In a case decided last month, a federal district court ruled that the Uniform Commercial Code (“UCC”) allows a bank to shift the risk of loss arising from an incident of wire transfer fraud to its customer under certain circumstances. The March 18 decision by the U.S. District Court for the Western District of Missouri came in a dispute between a bank and a commercial customer that lost several hundred thousand dollars when criminals fraudulently initiated a wire transfer from the customer’s deposit account at the bank. The wire transfer was initiated via the internet using a username and password assigned to an authorized representative of the bank’s customer that had been obtained by a hacker who remotely accessed the computer of an employee of the customer. The bank had recommended on more than one occasion that its customer allow the bank to implement a dual-control system to authenticate wire transfer requests initiated via the internet on behalf of the customer. The dual-control system would have prevented any wire transfer request that was not separately initiated using two separate usernames and passwords assigned to two different authorized representatives of the customer. The bank’s customer repeatedly declined to allow the bank to implement such a dual-control system to authenticate wire transfer requests. The court held that the dual-control system was a commercially reasonable method of providing security against unauthorized transfers.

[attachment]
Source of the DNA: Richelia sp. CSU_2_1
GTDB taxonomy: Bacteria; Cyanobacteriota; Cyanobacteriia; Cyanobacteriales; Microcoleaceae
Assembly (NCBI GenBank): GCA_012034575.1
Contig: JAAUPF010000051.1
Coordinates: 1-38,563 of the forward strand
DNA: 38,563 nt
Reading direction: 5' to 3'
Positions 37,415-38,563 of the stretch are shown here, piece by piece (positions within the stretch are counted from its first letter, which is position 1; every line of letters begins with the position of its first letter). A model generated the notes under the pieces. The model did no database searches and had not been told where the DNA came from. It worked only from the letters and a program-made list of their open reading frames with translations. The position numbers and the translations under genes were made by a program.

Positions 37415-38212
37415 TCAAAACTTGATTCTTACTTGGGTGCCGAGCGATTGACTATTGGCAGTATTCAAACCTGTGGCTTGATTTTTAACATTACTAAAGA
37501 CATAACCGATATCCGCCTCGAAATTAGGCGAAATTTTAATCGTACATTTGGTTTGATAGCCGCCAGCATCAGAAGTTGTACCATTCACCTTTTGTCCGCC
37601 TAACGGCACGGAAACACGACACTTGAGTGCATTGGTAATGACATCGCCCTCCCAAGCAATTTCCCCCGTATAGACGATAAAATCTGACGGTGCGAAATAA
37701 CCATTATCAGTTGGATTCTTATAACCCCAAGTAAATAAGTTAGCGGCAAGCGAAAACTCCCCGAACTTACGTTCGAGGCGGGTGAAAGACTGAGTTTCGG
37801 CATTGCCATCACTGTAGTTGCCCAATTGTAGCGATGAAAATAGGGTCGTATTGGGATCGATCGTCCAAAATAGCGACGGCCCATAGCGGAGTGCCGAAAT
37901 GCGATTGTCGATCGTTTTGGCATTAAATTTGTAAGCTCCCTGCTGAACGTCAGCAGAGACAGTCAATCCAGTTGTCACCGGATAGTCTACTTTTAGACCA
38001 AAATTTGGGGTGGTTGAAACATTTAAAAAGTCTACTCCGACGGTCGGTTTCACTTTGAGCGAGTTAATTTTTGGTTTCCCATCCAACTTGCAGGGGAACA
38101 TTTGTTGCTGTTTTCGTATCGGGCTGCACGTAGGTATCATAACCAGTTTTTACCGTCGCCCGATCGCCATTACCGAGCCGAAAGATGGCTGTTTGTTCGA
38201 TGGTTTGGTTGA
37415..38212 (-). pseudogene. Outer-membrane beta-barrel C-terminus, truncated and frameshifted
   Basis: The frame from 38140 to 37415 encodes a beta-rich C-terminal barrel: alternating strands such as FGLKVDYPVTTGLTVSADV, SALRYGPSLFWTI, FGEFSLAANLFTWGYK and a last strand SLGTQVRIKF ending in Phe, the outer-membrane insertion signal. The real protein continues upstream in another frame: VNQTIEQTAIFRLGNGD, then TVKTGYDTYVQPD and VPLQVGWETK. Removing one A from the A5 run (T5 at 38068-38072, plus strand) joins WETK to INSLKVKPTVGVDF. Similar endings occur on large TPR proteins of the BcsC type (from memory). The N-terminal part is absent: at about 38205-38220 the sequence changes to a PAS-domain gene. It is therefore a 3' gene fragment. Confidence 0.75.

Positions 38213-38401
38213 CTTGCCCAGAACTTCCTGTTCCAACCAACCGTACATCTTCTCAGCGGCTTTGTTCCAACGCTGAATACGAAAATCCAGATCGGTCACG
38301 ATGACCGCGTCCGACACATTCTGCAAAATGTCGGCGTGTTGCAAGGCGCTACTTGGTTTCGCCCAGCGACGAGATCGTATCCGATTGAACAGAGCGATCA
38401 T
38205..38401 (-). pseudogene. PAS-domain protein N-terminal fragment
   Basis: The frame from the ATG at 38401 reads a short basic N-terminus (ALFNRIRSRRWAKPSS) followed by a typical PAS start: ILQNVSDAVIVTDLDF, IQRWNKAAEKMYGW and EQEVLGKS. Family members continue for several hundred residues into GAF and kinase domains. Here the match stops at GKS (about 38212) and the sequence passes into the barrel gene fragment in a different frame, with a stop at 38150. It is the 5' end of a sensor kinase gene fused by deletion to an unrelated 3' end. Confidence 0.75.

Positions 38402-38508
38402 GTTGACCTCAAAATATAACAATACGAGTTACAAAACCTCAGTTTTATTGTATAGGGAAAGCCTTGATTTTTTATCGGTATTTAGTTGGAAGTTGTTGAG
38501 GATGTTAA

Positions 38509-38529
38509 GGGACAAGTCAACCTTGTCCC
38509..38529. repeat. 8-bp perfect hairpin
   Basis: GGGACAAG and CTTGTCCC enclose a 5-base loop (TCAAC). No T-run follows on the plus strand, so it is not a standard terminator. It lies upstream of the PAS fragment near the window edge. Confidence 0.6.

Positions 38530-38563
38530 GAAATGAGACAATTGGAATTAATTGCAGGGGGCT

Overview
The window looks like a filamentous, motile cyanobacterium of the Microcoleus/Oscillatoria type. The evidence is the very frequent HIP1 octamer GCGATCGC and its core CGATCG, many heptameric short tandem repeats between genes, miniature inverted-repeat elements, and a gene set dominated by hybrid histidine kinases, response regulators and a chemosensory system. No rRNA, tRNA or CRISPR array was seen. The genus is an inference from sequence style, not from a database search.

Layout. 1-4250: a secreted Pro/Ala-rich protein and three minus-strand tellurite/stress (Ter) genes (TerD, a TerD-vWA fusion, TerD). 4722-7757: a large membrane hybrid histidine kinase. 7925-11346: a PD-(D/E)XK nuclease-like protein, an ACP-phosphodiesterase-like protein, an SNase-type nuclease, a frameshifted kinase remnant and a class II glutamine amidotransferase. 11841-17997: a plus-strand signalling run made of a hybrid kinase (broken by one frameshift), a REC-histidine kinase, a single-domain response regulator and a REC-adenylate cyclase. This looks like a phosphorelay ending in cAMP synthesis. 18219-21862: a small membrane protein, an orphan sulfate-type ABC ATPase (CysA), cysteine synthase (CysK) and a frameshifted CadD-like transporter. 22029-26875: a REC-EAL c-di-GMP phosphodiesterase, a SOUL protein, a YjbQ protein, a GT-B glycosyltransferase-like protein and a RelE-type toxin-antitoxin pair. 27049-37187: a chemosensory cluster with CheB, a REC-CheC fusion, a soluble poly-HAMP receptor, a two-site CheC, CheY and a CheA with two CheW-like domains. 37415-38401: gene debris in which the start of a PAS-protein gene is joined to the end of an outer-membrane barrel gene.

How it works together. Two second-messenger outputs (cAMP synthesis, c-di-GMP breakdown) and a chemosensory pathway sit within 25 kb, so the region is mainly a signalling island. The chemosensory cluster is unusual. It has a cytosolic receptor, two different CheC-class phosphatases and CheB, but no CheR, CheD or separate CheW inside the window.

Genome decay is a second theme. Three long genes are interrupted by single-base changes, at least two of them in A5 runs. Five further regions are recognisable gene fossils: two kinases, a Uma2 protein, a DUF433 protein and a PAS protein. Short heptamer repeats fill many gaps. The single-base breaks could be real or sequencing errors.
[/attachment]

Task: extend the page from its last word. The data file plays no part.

Nutter Notes: The decision of the court in Missouri follows a number of recent wire transfer fraud cases that have been decided against banks. Those earlier rulings suggested that customers could be held liable under certain circumstances. In general, the UCC provides that a bank bears the risk of loss for unauthorized wire transfers. However, the UCC provides an exception if the bank can establish that its “security procedure is a commercially reasonable method of providing security against unauthorized payment orders,” and the bank “accepted the payment order in good faith and in compliance with the security procedure and any written agreement or instruction of the customer restricting acceptance of payment orders issued in the name of the customer.” Official UCC commentary cited by the court provides that when an informed customer declines a commercially reasonable security procedure and insists on a higher risk procedure for convenience, the customer has assumed the risk of the failure of the higher risk security procedure and cannot shift the risk of loss to the bank. According to the court, the experts called to testify in this case agreed that the fraud would not have occurred if a dual-control procedure had been implemented. However, banks should note that after the incident of fraud at issue in this case occurred, the FFIEC issued guidance recommending that banks consider multi-factor authentication procedures and a layered security approach to fraud prevention technologies.